With the interval placed after Mercutio’s and Tybalt’s deaths, Rodgers kicks off the play’s second half with Juliet’s “Gallop apace” soliloquy, Shakespeare's masterpiece depiction of a novice woman's sexual yearnings, while the rest of the cast are sitting along the sides of the stage, where they remain to the play's conclusion. Juliet doesn't know how Verona's violent bent is already closing in on her romantic fantasy. Romeo is sitting on the floor against the wall at the back, and Earl (still in costume as Mercutio) plays a slow repetition of somber notes on the stand-up bass. As subsequent scenes play out, Earl is joined by other cast members playing cello, piano, and drum, the soundtrack of time increasing its pace and limiting options.

The actors leave their seats to play their lines but maintain character while sitting in the times between. Williams as Lady Capulet, for example, looks at Juliet with embarrassment and at Friar Laurence with contempt during the scene at his cell. The sitting actors also hold props. Benvolio gives Romeo his knife, Lady Capulet gives Juliet her knife. Friar Laurence takes the vial from Paris, and when Romeo seeks the apothecary, Tybalt and Benvolio each hold up a vial; Romeo takes Benvolio’s (notably, all vials look the same). With Romeo and Juliet encased by their community, we remain fully aware how everyone involved in their lives contribute to their destruction through pride, ignorance, and poor counsel leading to one misstep and mischance after another to the couple's inevitable end.

Lady Capulet in flower print black dress and Juliet with a red blanket around her knees are sitting on the wood stage floor as Lady Capulet, wine glass in her left hand, reaches across to strok a reticent Juliet's head with her right hand.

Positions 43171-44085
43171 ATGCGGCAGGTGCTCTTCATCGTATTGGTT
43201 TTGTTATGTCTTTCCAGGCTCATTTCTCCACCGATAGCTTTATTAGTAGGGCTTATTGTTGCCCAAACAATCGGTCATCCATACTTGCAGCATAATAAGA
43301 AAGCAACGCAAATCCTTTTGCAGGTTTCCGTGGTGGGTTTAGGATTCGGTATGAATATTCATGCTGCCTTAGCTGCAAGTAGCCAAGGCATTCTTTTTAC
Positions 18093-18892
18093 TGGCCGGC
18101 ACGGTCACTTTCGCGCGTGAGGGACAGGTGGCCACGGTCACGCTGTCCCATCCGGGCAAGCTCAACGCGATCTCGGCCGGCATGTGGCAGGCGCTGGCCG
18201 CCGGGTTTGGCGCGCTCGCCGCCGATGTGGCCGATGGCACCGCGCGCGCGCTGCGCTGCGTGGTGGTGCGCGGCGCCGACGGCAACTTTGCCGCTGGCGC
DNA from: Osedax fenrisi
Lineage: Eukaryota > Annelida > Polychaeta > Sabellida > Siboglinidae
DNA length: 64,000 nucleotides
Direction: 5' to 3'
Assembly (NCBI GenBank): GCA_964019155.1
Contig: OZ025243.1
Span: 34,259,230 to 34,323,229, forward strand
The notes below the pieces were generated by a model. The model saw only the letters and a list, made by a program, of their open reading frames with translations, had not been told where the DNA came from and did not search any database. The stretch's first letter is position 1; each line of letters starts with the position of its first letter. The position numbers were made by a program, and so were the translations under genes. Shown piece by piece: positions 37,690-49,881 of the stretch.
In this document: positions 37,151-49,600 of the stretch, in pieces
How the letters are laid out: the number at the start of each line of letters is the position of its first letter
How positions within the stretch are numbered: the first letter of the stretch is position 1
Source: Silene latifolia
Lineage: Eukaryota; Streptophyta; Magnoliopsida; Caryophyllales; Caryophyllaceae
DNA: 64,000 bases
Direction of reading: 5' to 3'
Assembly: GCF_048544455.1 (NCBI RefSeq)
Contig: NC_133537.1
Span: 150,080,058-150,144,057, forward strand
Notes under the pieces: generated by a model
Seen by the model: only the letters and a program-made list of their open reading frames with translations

Lady Capulet (Jessika D. Williams, right) tries to console her daughter, Juliet (Meg Rodgers) in the American Shakespeare Center's 2022 production of William Shakespeare's Romeo and Juliet at the Blackfriars Playhosue in Staunton, Virginia. Photo by Anna Kariel Photography.

With a solidly capable ensemble, singular choices in particular moments stand out. Phelps has built a reputation in this playhouse as a master of deadpan, and his Friar Laurence uses a studied holy bearing to gloss over what proves to be his consequential incomprehension of Verona's self-serving society. Yet, when Romeo reveals that his new lover is Capulet’s lone child, Phelps lets forth Laurence’s “Holy Saint Francis” and “Jesu Maria” with such blasphemous force he may as well have called a bowel movement holy and given God’s son a copulating middle name. Williams’ Lady Capulet leaves an indelible memory with her doesn't-want-to-be-bothered socialite behavior, wine glass in hand. Her explanation to Paris (Andreá Bellamore) that Juliet is unavailable for a visit because “Tonight she’s mewed up to her heaviness” drips with disdain.